With the clouds moving right to left at 100 knots, the straight-and-level solution becomes slightly closer: 29.1 NM, vs. 29.4 NM with fixed clouds. The object is a bit higher and slower: 18,825 feet and 350 knots (fixed clouds: 18,770 feet, 377 knots). The final recession velocity is –15 knots, and the angle of incidence goes from 20°–15° (fixed clouds: 28 knots, 14°–11°). The object takes a trajectory that’s more transverse, which is why the F-18 finishes with an approaching velocity, despite their having about the same airspeeds.
With the clouds moving left to right at 100 knots, the straight-and-level solution has about the same initial distance as with fixed clouds (29.4 NM). The object is a tiny bit lower and slower than with fixed clouds: 18,765 feet and 365 knots. The final recession velocity is 15 knots, the object taking a trajectory that’s more in line with the F-18’s at the end, and the angle of incidence goes from 11°–7°. So, this cloud motion is somewhat better for angle of incidence — the factor that makes the glare-blob start big and get larger.
One might expect the right-to-left and left-to-right cases to be symmetrical about the fixed-clouds case, but the camera is moving right to left. I certainly wouldn’t rule out measurement errors on my part, but these studies have been counterintuitive from the beginning, and the numbers are all in the same ballpark.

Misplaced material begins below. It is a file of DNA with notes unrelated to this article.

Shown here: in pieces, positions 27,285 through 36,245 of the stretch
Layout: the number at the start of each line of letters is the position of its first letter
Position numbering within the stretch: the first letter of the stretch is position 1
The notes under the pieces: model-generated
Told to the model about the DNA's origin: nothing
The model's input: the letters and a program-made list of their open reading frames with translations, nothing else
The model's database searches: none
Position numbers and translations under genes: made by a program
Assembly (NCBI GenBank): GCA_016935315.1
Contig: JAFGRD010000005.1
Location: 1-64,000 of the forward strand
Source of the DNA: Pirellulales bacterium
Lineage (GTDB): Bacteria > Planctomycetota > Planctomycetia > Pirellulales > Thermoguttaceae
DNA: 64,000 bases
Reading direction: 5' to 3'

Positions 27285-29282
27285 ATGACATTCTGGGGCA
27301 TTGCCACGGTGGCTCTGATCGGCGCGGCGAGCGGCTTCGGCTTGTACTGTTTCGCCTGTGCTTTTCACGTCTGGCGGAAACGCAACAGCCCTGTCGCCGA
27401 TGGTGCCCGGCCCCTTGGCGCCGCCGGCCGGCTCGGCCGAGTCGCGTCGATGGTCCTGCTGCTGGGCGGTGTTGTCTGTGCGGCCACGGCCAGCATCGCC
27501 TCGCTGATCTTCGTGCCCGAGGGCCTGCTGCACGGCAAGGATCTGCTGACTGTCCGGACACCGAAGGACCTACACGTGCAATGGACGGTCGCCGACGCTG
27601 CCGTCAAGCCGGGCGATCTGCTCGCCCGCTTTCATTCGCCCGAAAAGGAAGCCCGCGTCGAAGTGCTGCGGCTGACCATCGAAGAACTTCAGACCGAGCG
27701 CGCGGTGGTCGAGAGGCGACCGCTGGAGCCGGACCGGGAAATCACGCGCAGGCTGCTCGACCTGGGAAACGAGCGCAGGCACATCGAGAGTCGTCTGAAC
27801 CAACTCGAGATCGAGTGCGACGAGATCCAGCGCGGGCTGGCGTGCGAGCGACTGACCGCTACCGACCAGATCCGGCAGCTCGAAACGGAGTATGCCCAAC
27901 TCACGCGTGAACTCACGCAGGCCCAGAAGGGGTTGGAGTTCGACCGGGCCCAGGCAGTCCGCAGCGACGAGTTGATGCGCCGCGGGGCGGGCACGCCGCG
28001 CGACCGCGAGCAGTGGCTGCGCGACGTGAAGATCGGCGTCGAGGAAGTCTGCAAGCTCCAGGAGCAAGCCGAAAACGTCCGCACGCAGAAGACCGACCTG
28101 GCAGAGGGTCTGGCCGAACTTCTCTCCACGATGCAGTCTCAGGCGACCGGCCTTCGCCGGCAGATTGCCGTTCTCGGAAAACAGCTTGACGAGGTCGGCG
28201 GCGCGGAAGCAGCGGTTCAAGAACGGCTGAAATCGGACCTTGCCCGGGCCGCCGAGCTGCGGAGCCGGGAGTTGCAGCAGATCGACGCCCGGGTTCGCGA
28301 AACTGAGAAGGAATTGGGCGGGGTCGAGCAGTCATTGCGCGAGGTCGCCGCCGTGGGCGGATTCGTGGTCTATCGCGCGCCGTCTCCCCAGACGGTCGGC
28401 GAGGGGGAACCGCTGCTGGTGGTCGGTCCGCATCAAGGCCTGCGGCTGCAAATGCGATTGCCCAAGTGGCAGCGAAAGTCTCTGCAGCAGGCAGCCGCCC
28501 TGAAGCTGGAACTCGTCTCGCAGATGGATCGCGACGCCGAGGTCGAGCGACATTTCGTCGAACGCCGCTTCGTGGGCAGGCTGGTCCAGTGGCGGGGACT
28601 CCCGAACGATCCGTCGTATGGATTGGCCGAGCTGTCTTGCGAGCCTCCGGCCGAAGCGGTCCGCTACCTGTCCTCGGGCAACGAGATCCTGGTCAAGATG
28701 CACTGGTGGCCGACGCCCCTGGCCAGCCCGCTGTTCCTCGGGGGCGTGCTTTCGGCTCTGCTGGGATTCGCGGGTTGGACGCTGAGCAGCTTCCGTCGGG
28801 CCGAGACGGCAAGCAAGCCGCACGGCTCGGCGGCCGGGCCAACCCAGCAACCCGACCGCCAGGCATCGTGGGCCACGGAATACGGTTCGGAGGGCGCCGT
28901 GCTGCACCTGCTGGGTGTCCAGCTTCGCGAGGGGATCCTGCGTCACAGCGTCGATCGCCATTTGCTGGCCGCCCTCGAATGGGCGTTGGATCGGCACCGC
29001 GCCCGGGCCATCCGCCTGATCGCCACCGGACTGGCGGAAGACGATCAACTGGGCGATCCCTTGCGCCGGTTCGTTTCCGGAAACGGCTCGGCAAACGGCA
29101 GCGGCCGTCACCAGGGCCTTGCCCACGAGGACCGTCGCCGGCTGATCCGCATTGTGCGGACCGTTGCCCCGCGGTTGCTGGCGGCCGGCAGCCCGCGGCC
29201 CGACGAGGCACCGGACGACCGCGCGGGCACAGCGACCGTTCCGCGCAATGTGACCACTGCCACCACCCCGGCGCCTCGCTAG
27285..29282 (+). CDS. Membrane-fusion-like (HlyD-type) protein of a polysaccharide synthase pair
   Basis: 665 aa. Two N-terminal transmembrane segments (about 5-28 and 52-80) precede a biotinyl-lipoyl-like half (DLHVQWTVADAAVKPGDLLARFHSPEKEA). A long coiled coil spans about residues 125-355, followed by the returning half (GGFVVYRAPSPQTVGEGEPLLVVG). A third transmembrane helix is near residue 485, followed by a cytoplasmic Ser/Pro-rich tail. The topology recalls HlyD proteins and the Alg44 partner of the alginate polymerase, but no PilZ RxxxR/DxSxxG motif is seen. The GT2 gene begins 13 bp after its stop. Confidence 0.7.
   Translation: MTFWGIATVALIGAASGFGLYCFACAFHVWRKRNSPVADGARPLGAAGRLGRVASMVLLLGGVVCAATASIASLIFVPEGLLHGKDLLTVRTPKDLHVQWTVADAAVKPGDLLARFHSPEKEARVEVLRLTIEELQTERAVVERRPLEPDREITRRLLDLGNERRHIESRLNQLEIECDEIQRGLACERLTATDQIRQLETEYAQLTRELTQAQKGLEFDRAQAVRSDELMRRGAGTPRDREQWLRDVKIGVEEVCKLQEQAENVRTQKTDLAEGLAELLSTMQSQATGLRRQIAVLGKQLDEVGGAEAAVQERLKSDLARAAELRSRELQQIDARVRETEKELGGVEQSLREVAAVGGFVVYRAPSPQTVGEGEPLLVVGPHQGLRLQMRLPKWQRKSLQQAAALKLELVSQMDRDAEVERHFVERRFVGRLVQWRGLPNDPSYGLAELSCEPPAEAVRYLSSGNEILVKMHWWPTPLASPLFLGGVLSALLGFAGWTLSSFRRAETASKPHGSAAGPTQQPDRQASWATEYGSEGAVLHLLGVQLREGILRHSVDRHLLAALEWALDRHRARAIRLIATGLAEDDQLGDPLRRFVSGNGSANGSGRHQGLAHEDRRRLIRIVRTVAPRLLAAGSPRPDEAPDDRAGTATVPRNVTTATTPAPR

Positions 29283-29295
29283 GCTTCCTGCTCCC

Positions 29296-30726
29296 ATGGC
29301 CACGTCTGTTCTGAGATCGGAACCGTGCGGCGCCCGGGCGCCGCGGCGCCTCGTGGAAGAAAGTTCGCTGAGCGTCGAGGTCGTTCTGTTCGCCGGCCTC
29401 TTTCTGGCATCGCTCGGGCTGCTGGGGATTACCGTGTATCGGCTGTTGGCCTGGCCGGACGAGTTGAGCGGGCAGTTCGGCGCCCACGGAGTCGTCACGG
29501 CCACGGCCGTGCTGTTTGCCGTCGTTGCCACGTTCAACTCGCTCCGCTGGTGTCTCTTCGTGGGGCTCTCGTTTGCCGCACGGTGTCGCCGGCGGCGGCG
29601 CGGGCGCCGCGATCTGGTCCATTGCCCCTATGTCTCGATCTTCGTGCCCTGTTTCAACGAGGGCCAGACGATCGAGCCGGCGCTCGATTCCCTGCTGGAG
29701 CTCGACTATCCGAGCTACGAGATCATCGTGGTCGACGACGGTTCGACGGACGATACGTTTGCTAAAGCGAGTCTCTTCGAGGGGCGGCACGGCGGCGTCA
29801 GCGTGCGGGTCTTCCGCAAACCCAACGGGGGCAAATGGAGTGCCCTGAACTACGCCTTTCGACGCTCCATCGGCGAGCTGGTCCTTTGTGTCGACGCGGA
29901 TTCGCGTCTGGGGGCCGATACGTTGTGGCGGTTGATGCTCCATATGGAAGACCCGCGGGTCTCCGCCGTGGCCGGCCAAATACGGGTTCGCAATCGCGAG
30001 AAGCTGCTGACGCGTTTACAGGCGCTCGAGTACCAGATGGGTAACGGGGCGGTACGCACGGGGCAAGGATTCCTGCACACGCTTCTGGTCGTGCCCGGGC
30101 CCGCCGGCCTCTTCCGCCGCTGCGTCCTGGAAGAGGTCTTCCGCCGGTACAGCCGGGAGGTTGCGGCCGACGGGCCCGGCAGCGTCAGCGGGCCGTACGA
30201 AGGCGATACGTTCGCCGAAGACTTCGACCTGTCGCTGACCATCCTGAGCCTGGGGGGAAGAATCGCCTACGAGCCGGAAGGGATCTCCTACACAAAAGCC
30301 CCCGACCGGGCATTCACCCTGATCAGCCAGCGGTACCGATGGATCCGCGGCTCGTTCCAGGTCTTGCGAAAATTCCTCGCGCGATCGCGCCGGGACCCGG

It was unanticipated, but there’s a simple explanation for why the original fixed-clouds, moderate-altitude findings are so robust against changes in cloud altitude and motion. The information that the Gimbal video gives us is mostly angular (camera angles and angular velocity of the clouds through the frame, which when combined with the FOV give an approximation of the flight path). The unknowns, however, are translational (altitude of the clouds, relative velocity of the clouds, exact position of the F-18 at any time). Given that the ATFLIR is locked onto a distant target, the angular quantities dominate the translational quantities. I noticed this when I needed to have the F-18 follow the Earth's curvature, even for its few miles — not because its vertical position changes, but because its downward angle changes. However, the real “aha” moment came when I scrubbed the timeline to see what 100-knot cloud movement looks like:
The angular motion overwhelms the translational motion.
I will check the corner cases, like the distant/banking scenarios, to get a better sense of how cloud altitude and motion transform the original plot. And, I will check clouds that are both high and moving. But, other than scenarios where the object changes velocities while heading in the same general direction, I believe we have exhausted the unknown variables in the Gimbal case.
There might be a question about relative winds between the F-18 and the object, but I think this would change only the (unknown/irrelevant) indicated airspeed measured by the object — the spatiotemporal relations between them remain unchanged.
I don’t think there is any room in this simulation for an object that comes to a stop and reverses direction.